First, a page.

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METHODS: We developed a system for mechanical circulatory support based on the Jarvik 2000 intraventricular axial flow impeller pump (Jarvik Research, Inc., New York, N.Y.) and percutaneous electric power. The adult pump provides flow at a rate up to 10 L/min with an energy requirement of 7 to 10 watts. The device was implanted into the apex of the left ventricle through a left thoracotomy without cardiopulmonary bypass. A Dacron graft conveyed blood to the descending thoracic aorta. In patients, we will use a skull-mounted carbon pedestal to transmit fine electric wires through the scalp skin. Being highly vascular, the scalp skin is resistant to infection. RESULTS: We tested 16 adult systems and one pediatric system in 17 adult ewes weighing between 60 and 90 kg. Five died of perioperative complications. Twelve survived between 3 and 198 days (mean 44 days) with a functioning device. None of the sheep could receive adequate anticoagulation with warfarin (INR 1.0 to 1.5). Acute thrombotic occlusion occurred after a 3-hour power loss in one device (46 days) but was cleared with streptokinase. In a second animal with endocarditis, the pump inflow became occluded with vegetations. No other device-related problems or important hemolysis developed despite pump speeds between 10,000 and 18,000 rpm. Renal function remained normal in all animals. Autopsy studies showed no pannus ingrowth at the device inflow despite the restrictive left ventricular cavity size. No sign of thromboembolism could be detected in the brains or kidneys. CONCLUSION: Our findings indicate the Jarvik 2000 Oxford System to be a safe and effective circulatory assist device. Potential uses include permanent circulatory support, bridge to transplantation, or bridge to myocardial recovery in acute or chronic left ventricular failure.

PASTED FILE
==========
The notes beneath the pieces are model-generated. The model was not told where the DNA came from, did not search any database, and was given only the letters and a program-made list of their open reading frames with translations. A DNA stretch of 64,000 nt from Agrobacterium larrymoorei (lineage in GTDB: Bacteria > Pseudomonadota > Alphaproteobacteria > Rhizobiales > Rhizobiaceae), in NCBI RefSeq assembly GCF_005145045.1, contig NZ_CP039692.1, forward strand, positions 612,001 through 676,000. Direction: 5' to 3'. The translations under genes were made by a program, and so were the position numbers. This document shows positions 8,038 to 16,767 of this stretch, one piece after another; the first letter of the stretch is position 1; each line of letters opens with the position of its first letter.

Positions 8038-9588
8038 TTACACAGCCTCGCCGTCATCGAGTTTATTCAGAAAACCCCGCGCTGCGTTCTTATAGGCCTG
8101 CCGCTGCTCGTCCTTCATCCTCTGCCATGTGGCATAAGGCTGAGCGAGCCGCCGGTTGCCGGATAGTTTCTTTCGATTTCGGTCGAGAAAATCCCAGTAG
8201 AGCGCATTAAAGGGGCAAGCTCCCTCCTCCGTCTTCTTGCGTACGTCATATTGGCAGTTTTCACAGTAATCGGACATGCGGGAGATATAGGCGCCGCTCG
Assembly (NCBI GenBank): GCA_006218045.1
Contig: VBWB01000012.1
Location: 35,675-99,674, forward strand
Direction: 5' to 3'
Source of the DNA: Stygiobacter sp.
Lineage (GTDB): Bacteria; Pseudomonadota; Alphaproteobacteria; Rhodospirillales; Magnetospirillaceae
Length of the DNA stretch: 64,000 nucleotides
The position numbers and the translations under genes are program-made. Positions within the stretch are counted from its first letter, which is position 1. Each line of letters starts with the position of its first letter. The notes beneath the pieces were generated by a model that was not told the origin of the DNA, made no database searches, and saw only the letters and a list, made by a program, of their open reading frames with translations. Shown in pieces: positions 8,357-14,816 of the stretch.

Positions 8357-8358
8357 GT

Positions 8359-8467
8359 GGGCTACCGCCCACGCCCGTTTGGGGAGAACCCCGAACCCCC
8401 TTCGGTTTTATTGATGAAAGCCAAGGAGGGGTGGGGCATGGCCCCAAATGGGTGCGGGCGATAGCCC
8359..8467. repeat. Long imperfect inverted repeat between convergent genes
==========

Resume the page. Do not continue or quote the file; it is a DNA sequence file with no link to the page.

Original publication




Journal article


J Thorac Cardiovasc Surg

Publication Date





467 - 474


Animals, Anticoagulants, Blood Vessel Prosthesis, Equipment Design, Female, Heart-Assist Devices, Polyethylene Terephthalates, Sheep, Warfarin